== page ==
The Auctions Database of Ancient Arts from Africa, Asia, Oceania and the Americas.
Paris, 5 January 2016
Fraud, money laundering, trafficking in cultural property, tax optimization, artificial increases of prices, confidentiality and anonymity… many dangerous hurdles, attributed to the art market, that for many elude to rules that have become an imperative necessity. Among the scandals involving diverse spheres of personalities and perplexed records in auction sales, we can equally cite a loss in standardisation and harmonization in the legal international disposals and especially the specificities of a lost market by subjectivity – justifying an irregularity and exaggeration of prices. The whole thing is encircled by an opaqueness and rigour silence. So which solutions are implemented today, for more clarity on the market that condenses as many singular facts?
The unexplored darkness of the tired and shaking art market
The USA Today, after the success of the autumn sales in New York, headlined: “Has art become a criminal enterprise?” Soaring prices, sometimes verging on irrational, leaves some [.../...]See more
Dallas, 25 September 2015
On 25 September 2015, the Dallas Museum of Art (DMA) has celebrated the public opening of its new third-floor Arts of Africa Gallery.
The museum’s Arts of Africa gallery is the first major redesign in nearly twenty years and the new space will feature more than 170 works from the museum’s African art collection. “The opening of the new Arts of Africa gallery offers a fresh perspective on the DMA’s exemplary collection,” said Maxwell Anderson, the Eugene McDermott Director. “We are excited to present several works that have been recently acquired or off view for some time, and to welcome a broad public to learn about the rich heritage of sub-Saharan Africa.” The collection features art from the Songye and Luba cultures in Central Africa and the Yoruba and Edo (Benin kingdom) in West Africa.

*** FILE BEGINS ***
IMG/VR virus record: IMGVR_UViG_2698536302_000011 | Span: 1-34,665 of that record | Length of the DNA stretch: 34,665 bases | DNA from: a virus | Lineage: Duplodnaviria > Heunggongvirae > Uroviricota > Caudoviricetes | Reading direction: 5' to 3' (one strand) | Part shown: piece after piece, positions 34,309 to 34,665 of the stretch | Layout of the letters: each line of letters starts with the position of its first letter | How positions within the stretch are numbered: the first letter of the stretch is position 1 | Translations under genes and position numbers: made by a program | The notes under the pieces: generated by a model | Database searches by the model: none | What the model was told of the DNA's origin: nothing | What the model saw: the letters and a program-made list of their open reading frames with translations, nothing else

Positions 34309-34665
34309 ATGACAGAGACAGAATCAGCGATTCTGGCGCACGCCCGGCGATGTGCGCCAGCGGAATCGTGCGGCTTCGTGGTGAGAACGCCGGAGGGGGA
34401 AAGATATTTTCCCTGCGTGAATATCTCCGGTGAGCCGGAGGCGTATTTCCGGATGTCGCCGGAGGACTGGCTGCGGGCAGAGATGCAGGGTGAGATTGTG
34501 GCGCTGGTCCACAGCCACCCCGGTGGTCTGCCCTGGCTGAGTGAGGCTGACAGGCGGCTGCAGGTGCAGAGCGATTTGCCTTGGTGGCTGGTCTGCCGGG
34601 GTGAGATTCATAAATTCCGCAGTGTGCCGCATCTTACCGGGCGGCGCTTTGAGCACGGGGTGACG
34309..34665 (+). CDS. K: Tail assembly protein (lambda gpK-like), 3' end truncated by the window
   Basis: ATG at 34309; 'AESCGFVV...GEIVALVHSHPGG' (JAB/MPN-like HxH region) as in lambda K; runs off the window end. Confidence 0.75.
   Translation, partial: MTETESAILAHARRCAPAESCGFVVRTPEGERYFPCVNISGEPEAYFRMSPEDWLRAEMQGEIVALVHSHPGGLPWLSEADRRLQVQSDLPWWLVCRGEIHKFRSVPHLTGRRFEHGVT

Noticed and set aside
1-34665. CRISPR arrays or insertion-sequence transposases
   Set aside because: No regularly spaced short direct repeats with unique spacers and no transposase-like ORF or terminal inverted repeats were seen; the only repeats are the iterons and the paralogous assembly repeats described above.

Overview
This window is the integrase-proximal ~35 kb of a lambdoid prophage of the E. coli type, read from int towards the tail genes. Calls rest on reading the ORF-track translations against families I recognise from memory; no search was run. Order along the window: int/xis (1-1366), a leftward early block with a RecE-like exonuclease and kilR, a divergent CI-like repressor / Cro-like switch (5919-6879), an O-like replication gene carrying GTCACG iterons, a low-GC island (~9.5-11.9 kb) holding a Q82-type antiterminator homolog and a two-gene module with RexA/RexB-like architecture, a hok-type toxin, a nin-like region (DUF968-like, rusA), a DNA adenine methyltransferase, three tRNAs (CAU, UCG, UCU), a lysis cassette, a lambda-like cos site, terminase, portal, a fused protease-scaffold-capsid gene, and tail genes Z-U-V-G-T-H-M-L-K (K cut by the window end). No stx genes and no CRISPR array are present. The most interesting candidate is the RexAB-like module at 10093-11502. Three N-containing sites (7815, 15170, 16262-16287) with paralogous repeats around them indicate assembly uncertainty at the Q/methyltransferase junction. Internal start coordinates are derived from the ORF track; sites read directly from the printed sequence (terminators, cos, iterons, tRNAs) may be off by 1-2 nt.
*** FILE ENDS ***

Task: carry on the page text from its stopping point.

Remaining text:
Representing and revealing the extraordinary diversity of sub-Saharan cultures and visual traditions, the gallery is installed in fived sections according to the themes of the art of [.../...]See more
Luanda, 22 August, 2015
Congolese collector Sindika Dokolo is launching a vast campaign to return works stolen in Africa during the colonial period.
To carry out this endeavor, the Sindika Dokolo Foundation in Louanda, Angola, has called upon a team of specialists to discover works that were pilfered during colonisation in private collections and auctions. Where applicable, the owner is asked to resell the work to the foundation at their purchase price or be sued for theft. In this regard, Sindika Dokolo told the New York Times: “There are works that disappeared from Africa and are now circulating on the world market based on obvious lies about how they got there.” This radical position has certainly stirred up opposition. Interviewed by Art Media Agency, Belgian tribal art dealer Pierre Loos expressed his reservations on the query, “Shouldn’t all the Picasso’s be in Spain? […] Returning to the logic of restitution is to open Pandora’s box. Those who profit are not art lovers, but those [.../...]See more
Denver, 24 July 2015
On 13 July 2015, the Denver Art Museum (DAM) in Colorado, United States, announced the nomination of Tianlong Jiao as curator of the Asian art department.